Forgot your password?
typodupeerror
GNU is Not Unix Software Linux

GPL v3 Coming Out in 2007? 233

Posted by timothy
from the could-be-could-be dept.
gentoo1337 writes "Eben Moglen of the FSF speaks out in this ZDNet article, noting that GPL v3 may be publicly drafted in early 2006, and in force one year later. The process is very sensitive (noting concerns of forking in the Linux world), but Eben Moglen is optimistic: 'When it's all over, people are going to say, "All that talking for just that much change?" [...] We will do no harm. If we think (some change) may have any unintended consequences, we will not recommend making it.' Controversies aside, there is some good news -- Richard Stallman aims to 'lower barriers that today prevent the mixing of software covered by the GPL and other licenses.' The earlier Slashdot discussion contains complementary info about the intentions of FSF."
This discussion has been archived. No new comments can be posted.

GPL v3 Coming Out in 2007?

Comments Filter:
  • by bc90021 (43730) * <bc90021@bc9002 1 . net> on Wednesday August 10, 2005 @07:43PM (#13290476) Homepage
    Am I the only one who thinks it's going to take longer? Given the number of parties/factions involved (FSF, EFF, RedHat, Linus, ESR, etc.), I think it may take longer. I know that not all those people have to have the new GPL "cleared" with them, but I'm sure they'll all want to weigh in on the process, which will likely lengthen it.

    • ESR? Heh. (Score:3, Funny)

      by QuantumG (50515)
      sellout poser [geekz.co.uk].
    • by Anonymous Coward
      The subject says it all.
  • Version conflicts? (Score:4, Interesting)

    by Ossifer (703813) on Wednesday August 10, 2005 @07:46PM (#13290492)
    Being that 99 44/100% of all GPL'd software originally came out under the current GPL, will there be any version conflicts with currently licensed software? I.e. if the newer license is *less* restrictive on some point, can existing software licensing be "upgraded" to the new license without have to obtain the acceptance of every single contributor?

    P.S. This is a real question, not a flamebait or troll...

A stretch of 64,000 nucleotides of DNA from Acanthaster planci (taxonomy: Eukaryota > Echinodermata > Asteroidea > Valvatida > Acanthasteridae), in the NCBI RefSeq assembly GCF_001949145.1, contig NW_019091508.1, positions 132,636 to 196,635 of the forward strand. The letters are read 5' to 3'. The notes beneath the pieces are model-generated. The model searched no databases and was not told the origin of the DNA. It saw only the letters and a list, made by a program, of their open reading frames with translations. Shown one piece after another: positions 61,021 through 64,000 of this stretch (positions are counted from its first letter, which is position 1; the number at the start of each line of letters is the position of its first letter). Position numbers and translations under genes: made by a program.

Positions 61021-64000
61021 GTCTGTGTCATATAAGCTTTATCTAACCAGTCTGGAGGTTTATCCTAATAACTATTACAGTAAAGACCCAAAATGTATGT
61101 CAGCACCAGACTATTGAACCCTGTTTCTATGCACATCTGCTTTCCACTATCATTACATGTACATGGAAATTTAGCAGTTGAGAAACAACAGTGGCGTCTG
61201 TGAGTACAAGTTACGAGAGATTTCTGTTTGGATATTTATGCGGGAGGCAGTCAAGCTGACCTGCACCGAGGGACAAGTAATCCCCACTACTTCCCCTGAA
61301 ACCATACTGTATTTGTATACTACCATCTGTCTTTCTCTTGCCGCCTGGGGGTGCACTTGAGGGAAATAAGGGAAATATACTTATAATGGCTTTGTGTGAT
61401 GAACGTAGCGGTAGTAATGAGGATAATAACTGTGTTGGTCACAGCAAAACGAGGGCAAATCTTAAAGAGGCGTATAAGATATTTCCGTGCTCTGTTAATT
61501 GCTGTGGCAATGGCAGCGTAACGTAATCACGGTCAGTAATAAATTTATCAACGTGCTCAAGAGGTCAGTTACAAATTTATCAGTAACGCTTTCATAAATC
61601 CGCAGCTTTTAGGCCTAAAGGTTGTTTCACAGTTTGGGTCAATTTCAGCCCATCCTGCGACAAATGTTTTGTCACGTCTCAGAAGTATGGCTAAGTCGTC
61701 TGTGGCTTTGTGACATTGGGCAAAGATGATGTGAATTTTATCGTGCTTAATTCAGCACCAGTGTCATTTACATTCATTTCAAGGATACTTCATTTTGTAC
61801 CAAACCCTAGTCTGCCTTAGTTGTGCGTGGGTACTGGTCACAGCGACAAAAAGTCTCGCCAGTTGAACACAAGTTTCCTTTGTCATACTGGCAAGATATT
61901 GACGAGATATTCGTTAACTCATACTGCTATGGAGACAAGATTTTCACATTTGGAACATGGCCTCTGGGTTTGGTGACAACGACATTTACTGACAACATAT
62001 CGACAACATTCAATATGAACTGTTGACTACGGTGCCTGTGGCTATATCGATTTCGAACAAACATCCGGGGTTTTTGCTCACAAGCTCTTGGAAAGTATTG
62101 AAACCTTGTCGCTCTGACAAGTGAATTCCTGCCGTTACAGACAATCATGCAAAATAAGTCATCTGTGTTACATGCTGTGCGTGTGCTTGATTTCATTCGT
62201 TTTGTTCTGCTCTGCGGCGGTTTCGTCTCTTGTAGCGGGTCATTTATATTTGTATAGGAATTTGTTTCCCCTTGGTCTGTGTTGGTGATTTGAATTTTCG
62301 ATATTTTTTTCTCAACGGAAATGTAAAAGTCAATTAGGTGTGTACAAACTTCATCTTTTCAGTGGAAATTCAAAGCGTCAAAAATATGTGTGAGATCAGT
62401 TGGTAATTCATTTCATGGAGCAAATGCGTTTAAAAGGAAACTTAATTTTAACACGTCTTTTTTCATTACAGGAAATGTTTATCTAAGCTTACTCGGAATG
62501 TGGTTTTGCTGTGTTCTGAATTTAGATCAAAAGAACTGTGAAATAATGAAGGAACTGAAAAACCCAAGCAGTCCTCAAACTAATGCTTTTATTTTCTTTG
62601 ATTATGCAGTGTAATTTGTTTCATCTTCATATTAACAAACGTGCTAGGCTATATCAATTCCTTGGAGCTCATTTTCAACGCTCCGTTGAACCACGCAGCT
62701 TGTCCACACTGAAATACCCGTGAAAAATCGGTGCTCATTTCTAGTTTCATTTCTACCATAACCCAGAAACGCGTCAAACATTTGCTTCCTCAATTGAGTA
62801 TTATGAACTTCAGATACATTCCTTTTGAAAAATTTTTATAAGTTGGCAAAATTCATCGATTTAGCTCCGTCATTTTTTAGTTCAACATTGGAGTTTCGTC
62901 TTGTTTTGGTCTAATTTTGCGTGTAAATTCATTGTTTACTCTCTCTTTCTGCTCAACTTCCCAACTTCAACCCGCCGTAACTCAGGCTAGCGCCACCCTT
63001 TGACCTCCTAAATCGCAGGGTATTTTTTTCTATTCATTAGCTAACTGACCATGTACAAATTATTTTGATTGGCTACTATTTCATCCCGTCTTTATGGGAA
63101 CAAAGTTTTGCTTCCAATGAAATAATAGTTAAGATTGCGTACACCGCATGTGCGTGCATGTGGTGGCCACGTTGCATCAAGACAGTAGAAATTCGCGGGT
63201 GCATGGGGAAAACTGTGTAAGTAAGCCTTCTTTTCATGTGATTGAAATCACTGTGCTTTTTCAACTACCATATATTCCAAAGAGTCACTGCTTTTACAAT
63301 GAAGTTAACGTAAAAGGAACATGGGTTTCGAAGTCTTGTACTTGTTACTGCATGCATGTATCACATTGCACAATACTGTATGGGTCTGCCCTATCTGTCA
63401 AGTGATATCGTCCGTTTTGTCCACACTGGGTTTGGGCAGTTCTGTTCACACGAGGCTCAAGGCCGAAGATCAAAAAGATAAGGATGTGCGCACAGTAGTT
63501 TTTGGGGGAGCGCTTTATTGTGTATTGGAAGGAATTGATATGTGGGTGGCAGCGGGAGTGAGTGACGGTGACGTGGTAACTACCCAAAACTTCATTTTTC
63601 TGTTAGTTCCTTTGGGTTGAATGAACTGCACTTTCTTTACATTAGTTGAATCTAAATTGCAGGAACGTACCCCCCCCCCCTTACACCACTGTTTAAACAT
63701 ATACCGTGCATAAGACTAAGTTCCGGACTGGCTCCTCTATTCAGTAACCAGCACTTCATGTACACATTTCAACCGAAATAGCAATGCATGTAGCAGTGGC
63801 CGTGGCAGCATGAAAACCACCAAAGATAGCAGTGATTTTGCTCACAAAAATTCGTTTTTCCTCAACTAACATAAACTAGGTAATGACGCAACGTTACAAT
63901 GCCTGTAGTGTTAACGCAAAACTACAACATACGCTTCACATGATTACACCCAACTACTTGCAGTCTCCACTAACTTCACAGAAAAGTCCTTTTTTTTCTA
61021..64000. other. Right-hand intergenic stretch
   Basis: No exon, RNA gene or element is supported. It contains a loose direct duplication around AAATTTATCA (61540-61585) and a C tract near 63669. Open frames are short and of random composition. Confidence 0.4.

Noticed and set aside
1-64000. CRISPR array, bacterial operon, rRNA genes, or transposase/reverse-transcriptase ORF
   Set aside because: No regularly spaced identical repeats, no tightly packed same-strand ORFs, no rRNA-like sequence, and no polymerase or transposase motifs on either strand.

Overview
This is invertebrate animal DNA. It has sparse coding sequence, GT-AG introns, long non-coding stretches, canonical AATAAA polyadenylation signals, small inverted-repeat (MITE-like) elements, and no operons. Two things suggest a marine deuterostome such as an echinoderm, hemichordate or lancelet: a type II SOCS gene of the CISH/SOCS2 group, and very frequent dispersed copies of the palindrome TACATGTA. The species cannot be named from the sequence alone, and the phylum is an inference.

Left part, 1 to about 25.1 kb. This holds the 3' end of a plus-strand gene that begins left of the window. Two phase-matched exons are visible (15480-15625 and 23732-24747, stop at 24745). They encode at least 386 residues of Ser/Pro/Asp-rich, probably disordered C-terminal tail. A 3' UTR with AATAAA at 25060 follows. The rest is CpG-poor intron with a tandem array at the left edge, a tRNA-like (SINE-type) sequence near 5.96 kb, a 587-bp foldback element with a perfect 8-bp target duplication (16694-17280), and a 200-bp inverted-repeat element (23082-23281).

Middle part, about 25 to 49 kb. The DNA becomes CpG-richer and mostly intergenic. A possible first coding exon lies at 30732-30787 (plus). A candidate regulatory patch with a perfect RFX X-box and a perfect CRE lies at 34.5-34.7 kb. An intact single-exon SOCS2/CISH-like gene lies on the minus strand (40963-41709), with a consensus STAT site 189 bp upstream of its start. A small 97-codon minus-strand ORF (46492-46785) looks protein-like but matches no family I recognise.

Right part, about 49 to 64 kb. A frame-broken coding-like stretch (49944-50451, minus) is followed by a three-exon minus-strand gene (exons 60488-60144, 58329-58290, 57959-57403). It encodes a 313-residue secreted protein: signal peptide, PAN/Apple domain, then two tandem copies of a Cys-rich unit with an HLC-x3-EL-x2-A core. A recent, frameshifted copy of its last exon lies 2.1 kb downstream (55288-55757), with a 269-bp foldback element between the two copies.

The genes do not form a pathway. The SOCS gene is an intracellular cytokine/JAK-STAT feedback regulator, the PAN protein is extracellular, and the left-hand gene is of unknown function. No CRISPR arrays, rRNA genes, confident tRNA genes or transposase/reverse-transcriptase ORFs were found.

• by sconeu (64226)
      Generally, if you look at license files, they say V2 of GPL *or later*.

      The Linux kernel is a notable exception to this.
      • by Ossifer (703813)
        So they have an implicit acceptance of whatever might go into to version n years from now?

        Like "permission to use the author's power tools on odd weekends"? ;-)
        • So they have an implicit acceptance of whatever might go into to version n years from now? Like "permission to use the author's power tools on odd weekends"? ;-)

          This is why I don't quite get the "or later" clause. Sure it adds flexibility, but it basically trusts that the FSF won't do anything you're significantly unhappy with in future versions of the license.

          Tying it down to one version, and saying that a later version of the GPL can be applied *provided the original author agrees* might work, but
          • by zippthorne (748122)
            People should start putting time-limits in their code.. like, this code becomes public domain on such-and-such a date or in addition to the rights granted by the GPL, on {date} the rights of {other less restrictive license} are also granted.

            This is necessary because the period of copyright keeps increasing and more than 90 years is far too long to wait to change a license in the world of software.
          • This is why I don't quite get the "or later" clause. Sure it adds flexibility, but it basically trusts that the FSF won't do anything you're significantly unhappy with in future versions of the license. In that case, license new version under GPL2, period and let the old versions become obsolete. The risk that the main point of the license "this software will always stay free" will change is close to zero and the "or later" clause is a safe bet to prevent license upgrade hassles.
            • The risk that the main point of the license "this software will always stay free" will change is close to zero and the "or later" clause is a safe bet to prevent license upgrade hassles

              Well; for one thing, what is "free"?

              Opinions may change. Whilst I agree that the chance of future versions being "non-free" is low, there is a non-zero risk that someone at the FSF may decide on a different version of "freedom" for future GPLs.

              The BSDL is more "free" in a "do what you want with it" sense than the GPL.
      • "v2 or later" is *NOT* trivially convertable to "v3 or later." You either need all authors to agree to it, or you need to fork off the project and then convince all authors to work on the new fork.

        The only practical benefit the clause provides is that a future v3 developer can incorporate v2 (but not v1) code. It's so that future versions can be backward compatiblity, not that past versions can be forward compatible.
        • You either need all authors to agree to it, or you need to fork off the project and then convince all authors to work on the new fork.